In the early fall, I am always on the lookout for new potatoes. 

(Illustration by Josef Lada)

Fall and potatoes remind me of this image, an illustration from an early childhood Alphabet book. It depicts children baking freshly harvested potatoes baked directly in hot coals. This method would not pass modern food preparation standards, but many of us still enjoy new potatoes with their thin skins on. Nutritionists state that the most nutrition in the potato is actually in the skin, which contains about half of a potato’s dietary fiber.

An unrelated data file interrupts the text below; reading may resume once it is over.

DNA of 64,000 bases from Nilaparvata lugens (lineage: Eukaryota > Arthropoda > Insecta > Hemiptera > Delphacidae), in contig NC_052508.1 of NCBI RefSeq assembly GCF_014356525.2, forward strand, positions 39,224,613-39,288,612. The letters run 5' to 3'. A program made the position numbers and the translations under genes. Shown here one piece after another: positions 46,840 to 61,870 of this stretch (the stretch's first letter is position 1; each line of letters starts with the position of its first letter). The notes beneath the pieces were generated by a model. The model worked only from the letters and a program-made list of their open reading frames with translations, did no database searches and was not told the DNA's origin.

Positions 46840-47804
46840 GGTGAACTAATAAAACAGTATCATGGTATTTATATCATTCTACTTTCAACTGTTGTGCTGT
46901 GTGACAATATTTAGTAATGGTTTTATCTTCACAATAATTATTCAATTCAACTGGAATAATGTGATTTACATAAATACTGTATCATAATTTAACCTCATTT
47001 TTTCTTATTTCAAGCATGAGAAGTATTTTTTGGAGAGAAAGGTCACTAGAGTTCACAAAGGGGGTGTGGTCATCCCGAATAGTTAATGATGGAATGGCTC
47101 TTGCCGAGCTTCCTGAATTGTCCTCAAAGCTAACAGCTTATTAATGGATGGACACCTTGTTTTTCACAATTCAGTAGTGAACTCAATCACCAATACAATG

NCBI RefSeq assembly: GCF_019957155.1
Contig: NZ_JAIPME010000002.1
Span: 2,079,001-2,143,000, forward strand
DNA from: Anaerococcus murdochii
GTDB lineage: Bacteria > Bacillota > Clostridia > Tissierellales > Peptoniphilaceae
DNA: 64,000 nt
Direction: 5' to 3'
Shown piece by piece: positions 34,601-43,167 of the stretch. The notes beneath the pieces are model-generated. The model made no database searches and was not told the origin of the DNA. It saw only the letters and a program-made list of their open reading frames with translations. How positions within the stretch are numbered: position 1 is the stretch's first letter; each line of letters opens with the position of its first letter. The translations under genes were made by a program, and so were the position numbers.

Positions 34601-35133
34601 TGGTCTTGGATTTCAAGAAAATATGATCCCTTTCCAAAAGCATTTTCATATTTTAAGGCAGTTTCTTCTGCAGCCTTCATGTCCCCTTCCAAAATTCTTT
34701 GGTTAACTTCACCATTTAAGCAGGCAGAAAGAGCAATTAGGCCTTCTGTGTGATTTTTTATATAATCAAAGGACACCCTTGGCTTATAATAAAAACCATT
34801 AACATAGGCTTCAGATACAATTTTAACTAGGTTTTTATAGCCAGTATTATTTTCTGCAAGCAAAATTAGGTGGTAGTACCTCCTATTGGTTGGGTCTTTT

Potatoes have been around for 10,000 years. 

Potatoes are an underground growing, starchy tuber, a simple vegetable that has impacted history around the world (such as the Irish potato famine that started the migration of the starving population to the United States). It most likely originated several thousand years ago in the region of modern-day Peru and Bolivia, in the old Inca Empire in the Andes. Later, European explorers took the newly discovered potatoes to Europe with them, and they soon became a culinary staple around the world.  

They are very nutritious.